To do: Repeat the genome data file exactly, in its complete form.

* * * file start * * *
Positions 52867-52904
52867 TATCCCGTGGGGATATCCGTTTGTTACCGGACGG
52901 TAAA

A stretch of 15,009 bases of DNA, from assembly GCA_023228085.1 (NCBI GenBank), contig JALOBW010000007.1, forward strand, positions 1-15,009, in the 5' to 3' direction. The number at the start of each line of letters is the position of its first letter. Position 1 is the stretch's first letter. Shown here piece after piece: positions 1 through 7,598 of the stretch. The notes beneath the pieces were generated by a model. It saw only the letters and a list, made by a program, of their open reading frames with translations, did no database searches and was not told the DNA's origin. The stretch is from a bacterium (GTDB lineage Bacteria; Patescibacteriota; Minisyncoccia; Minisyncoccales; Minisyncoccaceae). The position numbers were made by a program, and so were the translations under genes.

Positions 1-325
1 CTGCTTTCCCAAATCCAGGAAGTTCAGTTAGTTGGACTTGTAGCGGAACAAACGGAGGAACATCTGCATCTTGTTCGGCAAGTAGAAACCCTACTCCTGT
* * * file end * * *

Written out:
Positions 52867-52904
52867 TATCCCGTGGGGATATCCGTTTGTTACCGGACGG
52901 TAAA

A stretch of 15,009 bases of DNA, from assembly GCA_023228085.1 (NCBI GenBank), contig JALOBW010000007.1, forward strand, positions 1-15,009, in the 5' to 3' direction. The number at the start of each line of letters is the position of its first letter. Position 1 is the stretch's first letter. Shown here piece after piece: positions 1 through 7,598 of the stretch. The notes beneath the pieces were generated by a model. It saw only the letters and a list, made by a program, of their open reading frames with translations, did no database searches and was not told the DNA's origin. The stretch is from a bacterium (GTDB lineage Bacteria; Patescibacteriota; Minisyncoccia; Minisyncoccales; Minisyncoccaceae). The position numbers were made by a program, and so were the translations under genes.

Positions 1-325
1 CTGCTTTCCCAAATCCAGGAAGTTCAGTTAGTTGGACTTGTAGCGGAACAAACGGAGGAACATCTGCATCTTGTTCGGCAAGTAGAAACCCTACTCCTGT